Sensory bins are a way to set the stage for play for your child. The most ancient form of a sensory bin was a called a “sand box.” The second incarnations were simple plastic tubs full of rice or beans. As an occupational therapist, I often use this kind of play with kids who have sensory processing disorder to help them get more of the sensory input they need. However, this form of play is so engaging that homeschool parents began creating themed bins to reinforce the lesson themes they were teaching. Both the kids and parents really enjoyed them.
The idea is simple. Take the theme you are exploring and create a free play bin that lets your child explore the ideas from your songs, stories and lessons. This idea is so popular, you can even buy pre-made kits like this one. However, it’s not hard to make your own, and you probably already have most of what you need! Let me tell you how.
Sensory bin recipe:
- Decide on a bin or tub. You can go all in and use a sand or water table. However, most shallow storage boxes work just fine. If the box is too deep, your child’s short arms may have trouble reaching over the sides.
- Choose a base material. This is usually rice, dry beans, sand or water. But there are other possibilities. Water beads, small rocks, moon sand or feed corn all work too. If you are going to create a theme, like a seasonal bin, this is where that starts. Black beans can be fun for a night theme or deep space. Pink sand can be part of a Valentine theme. Water beads make a fun little ocean. You can also mix and match here, adding a few rocks or seashells to your beans for interest.
- Toss in some toys. A trip to the bottom of our toy bin often reveals little men, tiny cars, space ships or other toys that go with the theme of the month. Farm animals, LEGO people, and bath toys are all possibilities. Stick to your theme and keep a limit to how many items you use. You want the toys to be able to hide in the base material. Too many extras make it hard to know what to play with.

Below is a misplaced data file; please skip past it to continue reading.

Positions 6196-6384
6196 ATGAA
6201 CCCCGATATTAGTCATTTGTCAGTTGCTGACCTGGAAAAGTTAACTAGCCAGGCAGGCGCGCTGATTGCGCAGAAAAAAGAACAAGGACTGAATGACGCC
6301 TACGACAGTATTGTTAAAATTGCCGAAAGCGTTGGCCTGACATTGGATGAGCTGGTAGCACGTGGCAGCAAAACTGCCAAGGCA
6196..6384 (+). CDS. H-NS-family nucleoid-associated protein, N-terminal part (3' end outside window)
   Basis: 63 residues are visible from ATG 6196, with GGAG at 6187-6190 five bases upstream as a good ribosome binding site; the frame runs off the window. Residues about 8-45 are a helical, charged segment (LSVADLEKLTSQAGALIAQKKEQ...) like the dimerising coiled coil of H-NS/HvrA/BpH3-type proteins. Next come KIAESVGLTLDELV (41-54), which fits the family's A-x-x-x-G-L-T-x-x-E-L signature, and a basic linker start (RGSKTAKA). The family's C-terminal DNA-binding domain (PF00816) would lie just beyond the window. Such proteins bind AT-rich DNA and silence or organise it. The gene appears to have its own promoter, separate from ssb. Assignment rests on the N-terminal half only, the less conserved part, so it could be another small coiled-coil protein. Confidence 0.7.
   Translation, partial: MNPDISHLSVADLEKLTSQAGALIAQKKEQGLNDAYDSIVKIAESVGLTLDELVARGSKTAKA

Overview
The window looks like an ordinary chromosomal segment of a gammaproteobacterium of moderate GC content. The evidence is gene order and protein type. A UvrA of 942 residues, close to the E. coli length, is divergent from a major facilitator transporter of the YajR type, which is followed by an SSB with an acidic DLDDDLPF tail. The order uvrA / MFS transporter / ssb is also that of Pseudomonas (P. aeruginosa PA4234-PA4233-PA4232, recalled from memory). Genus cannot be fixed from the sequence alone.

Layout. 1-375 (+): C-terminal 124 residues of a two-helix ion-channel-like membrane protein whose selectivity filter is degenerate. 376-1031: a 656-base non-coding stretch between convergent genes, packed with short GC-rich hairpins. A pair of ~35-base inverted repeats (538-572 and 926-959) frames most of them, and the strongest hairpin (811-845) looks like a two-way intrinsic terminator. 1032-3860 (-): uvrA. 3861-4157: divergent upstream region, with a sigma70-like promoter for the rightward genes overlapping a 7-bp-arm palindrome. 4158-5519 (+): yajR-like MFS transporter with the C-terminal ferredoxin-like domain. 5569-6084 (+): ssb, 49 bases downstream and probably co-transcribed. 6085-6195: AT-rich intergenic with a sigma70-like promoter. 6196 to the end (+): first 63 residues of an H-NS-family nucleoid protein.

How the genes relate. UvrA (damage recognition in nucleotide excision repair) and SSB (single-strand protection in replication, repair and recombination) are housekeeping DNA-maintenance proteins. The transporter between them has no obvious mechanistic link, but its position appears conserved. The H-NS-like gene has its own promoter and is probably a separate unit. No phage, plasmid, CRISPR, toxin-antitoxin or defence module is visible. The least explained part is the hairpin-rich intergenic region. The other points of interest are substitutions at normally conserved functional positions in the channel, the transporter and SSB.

- Add something to scoop and pour with. Ladles, measuring cups or spoons, small bottles or a random coffee scoop are all options. I usually supply two different size scoops. Tongs or tweezers to grab bugs or animals with can be fun too. No need to buy something special. Your kitchen probably has lots to choose from. I do prefer smaller scoops, just in case it gets scooped onto the floor.
Whatever you put in this bin, it won’t all stay in there. This is why parents often set up bigger sensory bins outside, otherwise known as sand boxes and water tables. However, smaller boxes can work inside when the weather isn’t cooperating. My mess catcher of choice was always to put down a big beach towel or bed sheet under both the bin and the child. The spilled beans or filler could then be gently folded into the towel and poured back into the bin when play time was over.
One important word of advice, don’t leave this activity unsupervised. As a woman who has found beans in corners of many rooms over the years…. just don’t. This is a wonderful childhood activity, and you don’t have to play, but don’t leave the room. Stay close and read your book, crochet a hat, write an email or pay the bills. But stay where you can see what is going on, and redirect your child when the temptation to do something strange happens.
Changing it Up
When my kids were small and I made sensory bins regularly, I found that changing the theme monthly was good for me. If you want to change themes often, keeping a stack of tubs with different base materials ready to go can make that easy. I used to have a high shelf where these bins lived. One had rice, two had beans in different colors, and one was often empty because it has housed something that I ended up throwing away after a month. I could pull out a bin and throw in a set of toys and scoops and change over to a new bin fairly easily that way.
Also, I found that making a specific time of day “sensory bin time” was a sanity saver for myself. This semi-supervised play that I didn’t need to engage in was a good time to have coffee, or read to my older child in the same room as the bin. Figuring out how you can use this bin to not only help your child learn, but make better use of your day is a win. Even if you are going to be vacuuming rice up…. a lot.
About the Author
Laura Sowdon, OTR/L is an occupational therapist, writer, speaker, educator and creator of the Five Senses Literature Lessons homeschool curriculum. She has worked as an occupational therapist with children in public and private schools, as well as private practice. Laura has taught and managed homeschool co-ops as well as homeschooling her own three children. Laura is dedicated to the idea of educating children at a pace that aligns with brain and physical development milestones and respects neurodiversity in all its forms.